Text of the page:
Person you most admire? It's not somebody famous. The person I most admire is Anne Collins. She is a member of our Voluntary Management Committee here and she is also a member of at least 10 other organisations in the area. As long as I've known her she has been a tireless worker. She is a great lady for getting things done without any fuss or bother.
The top 4 issues in Ireland today? 1. The disappearance of our public representatives once they've been elected. 2. Funding agencies need to promise less and deliver more. For example We have opened a new Childcare Facility which we are very proud of, but we are not
getting any support either financially or through any of the social employment agencies for the staffing of this facility. It leaves us in a catch 22 situation: We need the staff to cater for the number of children and we need the number of children to make the crèche sustainable into the future. 3. Education is key to the future but all second level schools that I know have at least some pupils in prefabs. You don't see too many government agencies working in prefabs. 4. The forgotten West. The West still gets the crumbs form the master's table.
We need more . . . Medical people in the health service
We need less . . . Management people in the health service
How long are you working with the CDP? Five years
I was thinking about activities for people who were retired. A tutor on a VEC course I was doing was involved. She introduced me to the Project co-ordinator and she sold me on the idea.
What difference has been involved made to you? It has taught me a lot. I have a much better understanding now of the different types of people there are in Tuam. I've also picked up a lot of skills. I left school at the age of 16 with the teacher's words “you'll never amount to anything” ringing in my ears. Through my involvement in the CDP I have a gone on to do a diploma with NUI, Galway. Graduating form NUI, Galway, with the hat and gown on, was a great day for me.
Have things changed in Tuam as a result of the Project? Oh yes. Lately, the biggest change in Tuam has been all the new nationalities that have arrived. The Centre is doing a lot to connect these people.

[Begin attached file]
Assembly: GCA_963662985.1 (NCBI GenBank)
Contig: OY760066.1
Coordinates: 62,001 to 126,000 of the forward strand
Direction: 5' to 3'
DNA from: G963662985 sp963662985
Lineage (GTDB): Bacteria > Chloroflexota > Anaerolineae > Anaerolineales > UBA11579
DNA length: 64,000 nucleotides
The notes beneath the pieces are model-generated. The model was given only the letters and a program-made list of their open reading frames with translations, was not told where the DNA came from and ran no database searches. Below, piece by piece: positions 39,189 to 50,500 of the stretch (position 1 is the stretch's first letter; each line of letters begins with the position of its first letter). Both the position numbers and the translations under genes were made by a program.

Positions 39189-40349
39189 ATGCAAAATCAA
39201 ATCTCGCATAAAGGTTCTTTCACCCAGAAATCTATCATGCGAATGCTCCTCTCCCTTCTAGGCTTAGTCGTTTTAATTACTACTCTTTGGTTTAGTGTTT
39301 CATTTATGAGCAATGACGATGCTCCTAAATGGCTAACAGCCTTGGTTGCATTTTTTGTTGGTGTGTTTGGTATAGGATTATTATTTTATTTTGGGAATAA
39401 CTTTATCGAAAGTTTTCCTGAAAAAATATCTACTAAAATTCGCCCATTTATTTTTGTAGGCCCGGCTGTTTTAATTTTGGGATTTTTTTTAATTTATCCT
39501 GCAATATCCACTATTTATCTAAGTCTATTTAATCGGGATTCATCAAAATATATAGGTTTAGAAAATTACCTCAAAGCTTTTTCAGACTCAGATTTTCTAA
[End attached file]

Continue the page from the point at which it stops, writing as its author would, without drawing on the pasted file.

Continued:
check out Changing
What motivates you as a volunteer? A turn in fortune or circumstance can be a great motivator. If you've plenty of money you can be very comfortable and you might not bother getting involved in anything. Once you've experienced a turn in fortune you understand poverty a lot better and you want to do something about it. It is also great reward to see people happier because of the work being done in the Centre.
Ireland’s website www.changingingireland.ie changing ireland
How and why did you get involved?
How do you get new volunteers?
I don't know. Sure, if I knew that . . . don't bare your teeth until you can bite
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Project co-ordinator is Waterford’s Deputy Mayor ALLEN MEAGHER reports
“If you want to be in a place to influence local
TERESA Wright, Dungarvan CDP coordinator has been elected County Waterford’s deputy mayor. In the mainly non-party political world of the Community Development Programme, it is rare for either volunteers or staff to also serve their communities as elected officials. The Labour Party member was first elected in 1999 to Dungarvan Town Council, just after being appointed project co-ordinator of the local CDP. In 2004, she won a seat on Waterford County Council, and this year, Teresa was elected Deputy Mayor of the County. She previously served as Dungarvan’s Mayor. She sits on a range of influential boards and committees and, according to the local press, her political star is rising. “Most management committees are women, they are running schools, CDPs, homework clubs… but they don’t usually think of running their local authority. They say ‘I wouldn’t understand what goes on.’ Well, they are under-estimating themselves. “You don’t need degrees to know whether or not a junction is dangerous, you’d know the answer if you live in the town. It’s about you having an interest in your community. “If you want to be in a place to influence local decision-making, isn’t the local authority one of the best places to be?”
“I think CDPs are getting stronger and the potential is there for them to become very strong, because when you are working at the coalface, you know best. And the Programme should have a national office: Projects in the South-East have put our case strongly to the Department on this.”
“Our mission statement and the Programme’s remit is to challenge the causes and effects of poverty and disadvantage. Tell me if I’m wrong, but if you are living on a big housing estate and the issue is bad housing, then that is a local authority issue,” says Teresa.
decision-making, isn’t the local authority one of the best places to be?” continues Teresa, a member of the SIM committee (as community development coordinator). “But I’ve noticed over the years that most of the power relating to community issues comes through the City and County Development Boards.”
“CDPs must be clever in their approach and logical and hard-hitting at times. Look at the principles of community development, you only get change through hard work.” “The Social Inclusion Measures (SIM) committees and County Development Boards are the places to make sure you are heard,”